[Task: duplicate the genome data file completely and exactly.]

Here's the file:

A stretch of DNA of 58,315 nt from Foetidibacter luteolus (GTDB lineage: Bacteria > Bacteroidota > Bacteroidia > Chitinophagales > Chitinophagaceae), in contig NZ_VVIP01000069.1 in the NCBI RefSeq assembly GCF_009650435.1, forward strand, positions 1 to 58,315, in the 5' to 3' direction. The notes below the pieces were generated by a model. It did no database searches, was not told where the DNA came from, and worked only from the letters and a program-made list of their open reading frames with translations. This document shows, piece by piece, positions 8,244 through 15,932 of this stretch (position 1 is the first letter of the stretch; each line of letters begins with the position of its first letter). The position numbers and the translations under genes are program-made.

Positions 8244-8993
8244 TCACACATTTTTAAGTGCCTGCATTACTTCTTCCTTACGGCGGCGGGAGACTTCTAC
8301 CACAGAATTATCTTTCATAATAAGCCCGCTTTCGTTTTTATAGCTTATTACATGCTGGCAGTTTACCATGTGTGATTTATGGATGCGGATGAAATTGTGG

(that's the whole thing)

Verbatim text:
A stretch of DNA of 58,315 nt from Foetidibacter luteolus (GTDB lineage: Bacteria > Bacteroidota > Bacteroidia > Chitinophagales > Chitinophagaceae), in contig NZ_VVIP01000069.1 in the NCBI RefSeq assembly GCF_009650435.1, forward strand, positions 1 to 58,315, in the 5' to 3' direction. The notes below the pieces were generated by a model. It did no database searches, was not told where the DNA came from, and worked only from the letters and a program-made list of their open reading frames with translations. This document shows, piece by piece, positions 8,244 through 15,932 of this stretch (position 1 is the first letter of the stretch; each line of letters begins with the position of its first letter). The position numbers and the translations under genes are program-made.

Positions 8244-8993
8244 TCACACATTTTTAAGTGCCTGCATTACTTCTTCCTTACGGCGGCGGGAGACTTCTAC
8301 CACAGAATTATCTTTCATAATAAGCCCGCTTTCGTTTTTATAGCTTATTACATGCTGGCAGTTTACCATGTGTGATTTATGGATGCGGATGAAATTGTGG